The story takes place in 1953, a different time for Sarasota than the bustling beach borough we enjoy today. Gulf is a snapshot of the area’s past. May and Raleigh, the main characters of the three shows, are a portrait from Hutton’s own family album, her parents.
Interesting director’s note–Kelly’s father was the original athletic director for Manatee Junior College (State College of Florida, currently). He taught alongside Hutton’s parents. May and Raleigh are based on Hutton’s real-life mother and father. Also, Kelly’s mother, a teacher for Bradenton schools, taught Hutton’s fifth-grade class…the year Kelly was born. For Woodland to direct Hutton’s show feels like fortune to her.
More than chance, Arlene Hutton scripts strong female characters for the stage. She started writing parts for herself. At a time when there were hardly any dynamic roles for older women, Hutton created her own. From her personal experience and working with actors, Hutton crafts thoughtful, honest scenes hewn and honed on the boards.
“[I]t’s been hard for women playwrights to get produced.” Hutton shares hopeful insight, “That’s changing.”
Emerging playwrights have an even wider representation of backgrounds, cultures, and orientation, but Hutton reminds us; “[d]iversity includes age.” There are many “wonderful female voices…yet to be widely heard.”
Several theatres have produced one or all of the shows. “I’m happy that my family can see Gulf View Drive at Venice in January and Last Train to Nibroc at Mad Cow in Orlando in February.” Hutton has been quite successful with the trilogy that started as a one-act. With the help of companies, workshops, and actors–she just kept expanding it.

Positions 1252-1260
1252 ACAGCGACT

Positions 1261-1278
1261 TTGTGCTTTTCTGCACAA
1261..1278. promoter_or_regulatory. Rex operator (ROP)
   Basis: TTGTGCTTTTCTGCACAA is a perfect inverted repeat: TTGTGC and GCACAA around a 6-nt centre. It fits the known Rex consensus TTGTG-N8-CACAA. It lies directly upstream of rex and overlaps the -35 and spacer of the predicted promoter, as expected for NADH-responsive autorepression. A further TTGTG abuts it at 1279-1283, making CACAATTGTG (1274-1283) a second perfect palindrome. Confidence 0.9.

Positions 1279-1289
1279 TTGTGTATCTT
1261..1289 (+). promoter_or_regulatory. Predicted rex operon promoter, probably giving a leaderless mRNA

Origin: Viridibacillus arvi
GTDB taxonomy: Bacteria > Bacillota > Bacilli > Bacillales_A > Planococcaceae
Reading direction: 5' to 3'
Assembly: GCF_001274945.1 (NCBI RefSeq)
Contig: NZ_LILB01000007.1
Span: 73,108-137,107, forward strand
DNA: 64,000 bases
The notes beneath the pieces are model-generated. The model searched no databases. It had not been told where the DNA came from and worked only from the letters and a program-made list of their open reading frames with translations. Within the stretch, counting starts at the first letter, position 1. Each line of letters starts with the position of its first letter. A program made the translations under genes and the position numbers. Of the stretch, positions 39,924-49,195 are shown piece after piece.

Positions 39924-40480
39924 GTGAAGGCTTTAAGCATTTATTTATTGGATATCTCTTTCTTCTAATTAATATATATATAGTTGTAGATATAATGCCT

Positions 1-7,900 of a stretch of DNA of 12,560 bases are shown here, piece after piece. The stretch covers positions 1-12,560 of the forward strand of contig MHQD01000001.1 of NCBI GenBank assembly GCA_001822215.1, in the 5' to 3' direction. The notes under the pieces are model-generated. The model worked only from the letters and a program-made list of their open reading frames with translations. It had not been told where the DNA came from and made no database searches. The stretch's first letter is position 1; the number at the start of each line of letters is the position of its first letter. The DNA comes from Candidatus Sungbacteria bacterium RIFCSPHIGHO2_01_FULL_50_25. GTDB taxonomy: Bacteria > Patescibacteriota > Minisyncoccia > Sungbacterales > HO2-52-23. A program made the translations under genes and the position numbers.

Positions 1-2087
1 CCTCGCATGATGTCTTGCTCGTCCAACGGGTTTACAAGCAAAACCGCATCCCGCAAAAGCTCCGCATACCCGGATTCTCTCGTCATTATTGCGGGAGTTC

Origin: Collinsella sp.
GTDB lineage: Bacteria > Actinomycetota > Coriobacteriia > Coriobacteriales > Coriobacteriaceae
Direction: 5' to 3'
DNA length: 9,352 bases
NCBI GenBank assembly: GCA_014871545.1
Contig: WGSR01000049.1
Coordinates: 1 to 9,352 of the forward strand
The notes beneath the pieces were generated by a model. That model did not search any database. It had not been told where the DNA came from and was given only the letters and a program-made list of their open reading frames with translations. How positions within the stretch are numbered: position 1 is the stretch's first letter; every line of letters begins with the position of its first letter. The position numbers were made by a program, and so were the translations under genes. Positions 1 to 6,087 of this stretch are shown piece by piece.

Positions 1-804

Venice Theatre keeps expanding as well. VT venerates its 70th season; the theatre established in 1950. Founded by two women, Muriel Olds-Dundas and Sonia Terry promised a picnic to volunteers and supporters.
The theatre still thrives on an active volunteer population and throws an annual volunteer barbeque picnic to honor their growing numbers. VT is the second largest community theatre in the US.
VT just purchased the facility that Sarasota Public Library had used temporarily for its Venice location. With the new library built and operating, VT can now plan expansion for its campus and education department. 70 years and Venice Theatre is still growing.
With only one building for performance and rehearsal, the addition of the Arts Education Building (formerly the Hamilton Building) welcomes even more students, performers, and artists. Home to aactWORLDFEST, VT’s new space will be crucial in housing actors, technicians, and theatre companies from around the globe.
Venice Theatre is a powerhouse of talent and technique thanks to Murray Chase. Chase is a visionary who takes risks. Under Murray’s charge, VT included shows in its seventy-year anniversary like Gulf–the setting just three years after VT’s inception. Other shows at VT this 70th season: Menopause The Musical, Guys and Dolls, Hamlet, Chicago, aactWORLDFEST 2020, concerts, cabaret, and much more.
Gulf View Drive has a short run so don’t miss this well-written, well-done Nibroc finale. Tickets are on sale now at venicetheatre.org. Shows run from January 10-26, 2020. Sunday matinees at 2:00 PM, all other performances have a curtain time of 7:30 PM.